SALT LAKE CITY -- After he has already coached the Los Angeles Lakers through their worst season in the 66-year history of the franchise, you have to believe Mike D’Antoni wasn’t searching for another way to tick off fans Monday.
Intentional or not, there was more to D’Antoni’s accomplishment of snapping a seven-game Lakers losing streak with a 119-104 win against the lowly Utah Jazz. He also put himself firmly in the crosshairs with a faction of the purple and gold faithful who care only about the Lakers’ draft position at this point, rather than chasing meaningless wins to close out the season.
“What are you going to tell them? ‘Don’t play hard’?” D’Antoni said when asked whether the subject had been broached with his team before playing an equally abysmal Utah team. “That’s not right.”
If D’Antoni had stopped talking right there, he could have been spared the ire from the fan base, as the unexpected win would have been chalked up to Nick Young (who hit the 40-point plateau for the second time in eight games) and big nights from Jodie Meeks (23 points), Jordan Hill (21 points) and Kendall Marshall (15 assists).
But D’Antoni didn’t stop there, of course.
He continued his answer to reveal that he didn’t know exactly what was at stake for the Lakers, who went into the night with a 25-55 record, playing against a Jazz team that was 24-56.
“They played hard, and I think, if I’m not mistaken, it’s the same number of pingpong balls, right?” D’Antoni said. “They flip a coin, or something.”
Turns out, he was mistaken. The Lakers went into the night with the sixth-worst record in the league. A loss to the Jazz would have put them in a tie for fifth with Utah, with the Lakers owning the tiebreaker as the worse team -- should the Jazz close out the season with a loss in Minnesota and L.A. finish things out with a loss in San Antonio -- because Utah would have won the season series 3-1.
A reporter informed D’Antoni that the win by the Lakers actually cemented the Jazz with a worse record and thus better lottery chances.
“I mean, you kind of hate that,” D’Antoni responded, realizing what the win did to the potential draft order. “But, I thought we had the same rank.”
Another reporter chimed in to tell D’Antoni that if the Lakers had lost to Utah, the coach would have been correct.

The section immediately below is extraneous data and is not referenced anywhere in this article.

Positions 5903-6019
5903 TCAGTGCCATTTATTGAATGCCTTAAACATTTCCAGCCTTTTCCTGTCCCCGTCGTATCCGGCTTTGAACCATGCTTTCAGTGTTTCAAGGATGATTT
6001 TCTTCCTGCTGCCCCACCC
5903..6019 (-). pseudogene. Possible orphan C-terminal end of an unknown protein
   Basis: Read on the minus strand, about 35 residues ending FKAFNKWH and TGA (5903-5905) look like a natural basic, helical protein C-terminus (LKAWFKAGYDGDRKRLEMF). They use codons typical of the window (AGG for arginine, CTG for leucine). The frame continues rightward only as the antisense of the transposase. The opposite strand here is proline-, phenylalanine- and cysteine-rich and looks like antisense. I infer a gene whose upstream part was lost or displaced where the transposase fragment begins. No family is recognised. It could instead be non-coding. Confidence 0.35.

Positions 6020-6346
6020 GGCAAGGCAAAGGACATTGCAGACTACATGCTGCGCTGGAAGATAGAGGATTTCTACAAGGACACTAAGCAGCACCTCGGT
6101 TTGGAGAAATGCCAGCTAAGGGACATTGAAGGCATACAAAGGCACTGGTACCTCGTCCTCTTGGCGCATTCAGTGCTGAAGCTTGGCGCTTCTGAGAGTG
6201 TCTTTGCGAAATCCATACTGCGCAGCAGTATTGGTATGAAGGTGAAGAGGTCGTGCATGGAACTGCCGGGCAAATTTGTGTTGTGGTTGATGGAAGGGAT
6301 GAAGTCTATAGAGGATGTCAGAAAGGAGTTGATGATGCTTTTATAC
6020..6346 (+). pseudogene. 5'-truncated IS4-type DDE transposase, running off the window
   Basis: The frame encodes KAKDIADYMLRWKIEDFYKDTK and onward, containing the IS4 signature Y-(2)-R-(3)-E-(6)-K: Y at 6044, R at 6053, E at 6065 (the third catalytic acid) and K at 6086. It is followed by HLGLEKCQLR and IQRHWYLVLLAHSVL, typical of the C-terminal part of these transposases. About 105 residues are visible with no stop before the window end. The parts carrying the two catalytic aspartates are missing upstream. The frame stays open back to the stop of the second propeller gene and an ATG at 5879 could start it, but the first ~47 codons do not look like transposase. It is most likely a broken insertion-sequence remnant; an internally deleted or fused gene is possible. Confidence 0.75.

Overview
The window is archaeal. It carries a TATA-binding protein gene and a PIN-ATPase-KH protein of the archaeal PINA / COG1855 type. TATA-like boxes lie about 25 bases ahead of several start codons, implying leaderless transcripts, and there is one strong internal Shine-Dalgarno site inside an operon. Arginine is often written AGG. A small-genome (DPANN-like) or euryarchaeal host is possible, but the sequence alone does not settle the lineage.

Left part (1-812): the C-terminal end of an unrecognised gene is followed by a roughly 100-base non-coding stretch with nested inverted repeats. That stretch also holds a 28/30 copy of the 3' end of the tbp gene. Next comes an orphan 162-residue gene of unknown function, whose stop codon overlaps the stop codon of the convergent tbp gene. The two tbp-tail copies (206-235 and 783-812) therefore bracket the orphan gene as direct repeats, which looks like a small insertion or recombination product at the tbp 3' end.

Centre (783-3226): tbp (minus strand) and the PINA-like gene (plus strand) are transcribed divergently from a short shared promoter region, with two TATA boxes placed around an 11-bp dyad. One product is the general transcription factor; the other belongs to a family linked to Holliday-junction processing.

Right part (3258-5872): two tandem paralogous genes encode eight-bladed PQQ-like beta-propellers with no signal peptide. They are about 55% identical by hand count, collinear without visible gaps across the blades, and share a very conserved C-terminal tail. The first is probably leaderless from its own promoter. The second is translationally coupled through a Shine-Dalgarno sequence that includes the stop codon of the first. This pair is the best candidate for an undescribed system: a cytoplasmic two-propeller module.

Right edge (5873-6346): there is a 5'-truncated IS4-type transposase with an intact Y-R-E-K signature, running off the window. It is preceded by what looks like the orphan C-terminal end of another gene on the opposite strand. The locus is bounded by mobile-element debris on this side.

“Oh, I didn’t know that,” D’Antoni said. “Oh, OK. That’s all right; we’re going to beat San Antonio, anyway. So, it’s all for naught.”
In a way, D’Antoni’s ignorance in this case shouldn’t matter. His job is to coach the team to wins in the present. It is not to manipulate the outcomes of games to try to land better talent in the draft and potentially secure more wins in the future.
And, as D’Antoni pointed out, the Lakers could always beat the Spurs on Wednesday with Gregg Popovich resting his starters and make the win against the Jazz a moot point. Or the Boston Celtics could always beat the Washington Wizards in their last game and, coupled with a Lakers loss to San Antonio, create a coin-flip scenario to determine who gets the No. 5 position.
The logic will be lost on some fans, for sure. When things are as bad as they are right now for believers accustomed to championship or bust, they’ll latch on to whatever they can as an outlet for their frustrations. Plus, D’Antoni didn’t do himself any favors when he said earlier in the season that fans who were discouraged by the Lakers’ struggles should “find another team to root for.”
Combine all that with a less-than-ringing endorsement from Kobe Bryant and repeated head butts with Pau Gasol -- two guys who, unlike D’Antoni, have delivered titles to L.A. -- and it’s no surprise some of the faithful will choose to ignore that D’Antoni gets paid to win games, not to know about draft scenarios should the Lakers lose.
Besides, it’s called a “lottery” for a reason. Even if the Lakers finish with the sixth-worst record, it doesn’t mean they can’t vault into the top three when the pingpong balls are picked. It also doesn’t mean they’ll even get the sixth pick, because they could move down to a worse draft position with bad luck.
And no draft is the same. But it’s important to remember an example such as Damian Lillard going No. 6 to Portland in 2012 when Thomas Robinson went No. 5 to Sacramento. Of course, Chris Kaman was No. 6 in 2003 when Dwyane Wade was No. 5, too.
But the biggest takeaway from Monday shouldn’t be D’Antoni putting his foot in his mouth or the Lakers hurting their supposed chances in something that comes down to luck in the end, anyway.
It was about a Lakers team showing a shred of pride with last place in the Western Conference on the line.
“The basketball gods [made it happen],” Young said. “We needed a night like this. Just the energy. We came in here, we knew it was going to be a battle. It was a way to say, ‘Who wants to be the last-place team in the West?’
“And we went out there, we were making shots and jumping around as a team. We had fun together.”